If you have questions regarding the IRS Offer in Compromise process or your ability to settle a tax debt, you can discuss these issues with a tax attorney at The McGuire Law Firm.  A free consultation is provided to all clients.

IRS Offer in Compromise

Denver Offer in Compromise

Many people know that an offer in compromise is a tax settlement with the Internal Revenue Service.  But, why does the Internal Revenue Service and our government allow for such a tax settlement?  In many respects, you could compare an offer in compromise to a bankruptcy.  Of course, in a bankruptcy you are likely discharging or resolving multiple debts whereas an offer in compromise only resolves your tax debt with the IRS.  Just as an individual or business can file bankruptcy in an attempt to get a “fresh start” an individual or business may be able to settle their taxes with the IRS, and wipe out past debt and thus obtain a “fresh start” with the IRS.  Our government realized that in certain situations and circumstances, it is in the best interests of the government (and the taxpayer) to settle the debt.  Why should the IRS spend time and money attempting to collect a tax debt from a taxpayer that will never be able to settle or satisfy the tax debt?  In many respects, the time and effort of IRS revenue agents (and thus government money) is better spent working to collect the tax liabilities from those individuals and businesses that can pay the debt.  Thus, in some respects, I feel it comes down to a practical matter and the general policy followed by our government in recovering past due tax dollars.

The video below has been prepared by a tax attorney at The McGuire Law Firm to discuss what he considers as some of the policy matters behind an offer in compromise.

To speak with a tax attorney in Denver contact The McGuire Law Firm.  The McGuire Law Firm allows a free consultation so that you can discuss your tax matters, issues and/or problems with an attorney who can represent you before the Internal Revenue Service to resolve such issues.  Further, a tax attorney can help you with tax planning matters and other tax issues.  Contact The McGuire Law Firm today!

 

Denver Tax Lawyer Discusses Offer in Compromise Calculation

How much can I settle my IRS tax debt for?  I have heard, and answered this question many many times.  Of course, this is a common question for an individual or a business owner that owes taxes to the IRS.  My answer is always, “it depends.”  This is because the amount that the IRS will accept for an offer in compromise to resolve a tax debt is based up an equation related to a taxpayers ability to pay and not necessarily the total amount of the taxes owed to the IRS.  The IRS calculates an offer in compromise based upon a taxpayer’s reasonable collection potential which correlates to a taxpayer’s equity in assets and disposable income.  In regards to equity in assets this includes all assets from your home, car, retirement account, jewelry and anything and everything you own.  You may be able to receive a deduction in the fair market value of an asset for certain assets.  In calculating disposable income, the IRS will look at total income and your expenses, but they have established allowable expenses for items such as food, clothing, housing, utilities, transportation and other expenses.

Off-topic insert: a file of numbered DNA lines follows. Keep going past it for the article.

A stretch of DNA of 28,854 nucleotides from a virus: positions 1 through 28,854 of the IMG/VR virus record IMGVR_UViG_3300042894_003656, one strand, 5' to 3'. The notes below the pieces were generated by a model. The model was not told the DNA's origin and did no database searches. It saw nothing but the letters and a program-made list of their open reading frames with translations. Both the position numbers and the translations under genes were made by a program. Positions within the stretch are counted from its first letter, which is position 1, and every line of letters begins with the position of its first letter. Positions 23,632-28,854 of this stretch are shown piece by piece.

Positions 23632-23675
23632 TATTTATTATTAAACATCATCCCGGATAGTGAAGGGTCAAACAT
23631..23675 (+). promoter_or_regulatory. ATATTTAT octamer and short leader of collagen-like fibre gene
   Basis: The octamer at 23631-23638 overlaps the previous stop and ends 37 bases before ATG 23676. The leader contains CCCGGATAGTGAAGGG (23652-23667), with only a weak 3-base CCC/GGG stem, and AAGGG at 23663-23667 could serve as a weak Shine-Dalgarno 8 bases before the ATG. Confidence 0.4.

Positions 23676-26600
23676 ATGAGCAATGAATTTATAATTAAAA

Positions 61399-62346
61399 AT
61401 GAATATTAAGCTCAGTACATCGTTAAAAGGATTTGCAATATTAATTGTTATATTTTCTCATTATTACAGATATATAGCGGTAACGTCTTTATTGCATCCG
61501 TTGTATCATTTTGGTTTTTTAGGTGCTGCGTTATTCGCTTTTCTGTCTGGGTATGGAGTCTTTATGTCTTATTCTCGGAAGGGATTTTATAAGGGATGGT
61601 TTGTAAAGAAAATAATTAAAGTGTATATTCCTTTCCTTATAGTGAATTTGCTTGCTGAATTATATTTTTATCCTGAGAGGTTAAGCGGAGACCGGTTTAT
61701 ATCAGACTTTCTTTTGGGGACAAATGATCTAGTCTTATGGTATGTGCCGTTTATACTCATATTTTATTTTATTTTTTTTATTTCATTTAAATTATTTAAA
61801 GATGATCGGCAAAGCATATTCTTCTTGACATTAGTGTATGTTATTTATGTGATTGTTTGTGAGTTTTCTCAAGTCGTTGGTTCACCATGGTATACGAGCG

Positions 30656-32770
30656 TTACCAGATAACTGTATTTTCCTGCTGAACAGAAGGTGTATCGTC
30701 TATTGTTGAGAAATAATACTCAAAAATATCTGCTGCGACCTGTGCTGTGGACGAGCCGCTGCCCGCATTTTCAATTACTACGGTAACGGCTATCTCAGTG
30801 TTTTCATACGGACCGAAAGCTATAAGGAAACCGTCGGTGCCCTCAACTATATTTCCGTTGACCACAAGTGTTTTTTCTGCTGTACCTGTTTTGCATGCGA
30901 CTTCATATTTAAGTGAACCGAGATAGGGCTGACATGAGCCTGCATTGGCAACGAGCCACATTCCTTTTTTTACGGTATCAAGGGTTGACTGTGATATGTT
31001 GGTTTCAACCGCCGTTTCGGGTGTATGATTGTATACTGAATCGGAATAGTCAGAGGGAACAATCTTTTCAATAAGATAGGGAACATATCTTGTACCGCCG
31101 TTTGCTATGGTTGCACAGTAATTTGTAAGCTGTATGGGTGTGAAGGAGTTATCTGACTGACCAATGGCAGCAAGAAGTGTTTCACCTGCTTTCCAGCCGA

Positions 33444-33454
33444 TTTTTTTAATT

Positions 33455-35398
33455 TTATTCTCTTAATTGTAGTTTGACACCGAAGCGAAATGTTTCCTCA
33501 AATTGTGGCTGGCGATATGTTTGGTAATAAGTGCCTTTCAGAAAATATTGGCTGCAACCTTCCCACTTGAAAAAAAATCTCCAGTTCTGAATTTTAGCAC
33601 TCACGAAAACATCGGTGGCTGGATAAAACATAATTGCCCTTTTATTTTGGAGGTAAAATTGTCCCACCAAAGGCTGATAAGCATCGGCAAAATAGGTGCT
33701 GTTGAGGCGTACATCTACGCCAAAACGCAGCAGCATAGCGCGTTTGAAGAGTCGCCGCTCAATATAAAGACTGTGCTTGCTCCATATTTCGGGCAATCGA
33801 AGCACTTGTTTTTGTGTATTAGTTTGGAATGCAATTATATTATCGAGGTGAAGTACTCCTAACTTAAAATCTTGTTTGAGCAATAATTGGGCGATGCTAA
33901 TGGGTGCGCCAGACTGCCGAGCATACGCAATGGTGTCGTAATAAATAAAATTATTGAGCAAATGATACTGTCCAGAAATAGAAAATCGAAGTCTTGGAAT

The video below has been prepared by a Denver tax lawyer to provide additional information regarding the calculation of an IRS offer in compromise.  If you have a tax debt to the IRS and are questioning your ability to settle such debt, speak with a Denver tax lawyer at The McGuire Law Firm through a free consultation.

Denver Tax Lawyer Discusses Issues Regarding Offer in Compromise Equation

A Denver tax lawyer at The McGuire Law Firm can assist taxpayers in resolving their debts and potentially settling their tax debt with the IRS through an offer in compromise.  The video below provides general information regarding the offer in compromise equation and certain deductions and exemptions taxpayers may be able to receive when calculating their equity in assets.

 

Contact The McGuire Law Firm to schedule a consultation with a tax attorney in Denver or Golden, Colorado.

IRS Form 656 Discussed by Denver Tax Lawyer

A Denver tax lawyer at The McGuire Law Firm can assist you with IRS and tax matters.  Whether you need to resolve a tax debt or need assistance with tax planning or business tax matters and analysis, a tax lawyer at The McGuire Law Firm can help you or your business.  The video below has been prepared by a tax lawyer to provide information regarding IRS Form 656 (individual offer link), which is one of the forms that a taxpayer needs to complete when submitting an offer in compromise to the Internal Revenue Service.  An offer in compromise is a tax settlement with the IRS and may be a means by which you can pay less tax than what is owed to resolve your tax debt.

 

Contact The McGuire Law Firm to speak with a tax lawyer in Denver or Golden Colorado.  The McGuire Law Firm has law offices in Denver and Golden for your convenience and we offer a free consultation to all potential clients.

Tax Attorney in Denver Discusses IRS Form 433B OIC

IRS Form 433B OIC is the form a business would complete when compiling an offer in compromise in an attempt to settle their tax debt with the IRS.  John McGuire is a tax attorney at The McGuire Law Firm and has prepared the video below to provide some background and general information regarding Form 433B OIC.

 

Contact The McGuire Law Firm to schedule a free consultation with a tax attorney.  The McGuire Law Firm has law offices in Denver and Golden, Colorado.

Submitting an Offer in Compromise to the IRS by Denver Tax Attorney

The video below has been prepared by John McGuire, a tax attorney from The McGuire Law Firm regarding an IRS offer in compromise and submitting an offer in compromise to the IRS.  You can speak with a tax attorney by contacting The McGuire Law Firm, with offices in Denver and Golden Colorado.

 

Contact The McGuire Law Firm to schedule a free consultation with a tax attorney in Denver or Golden Colorado.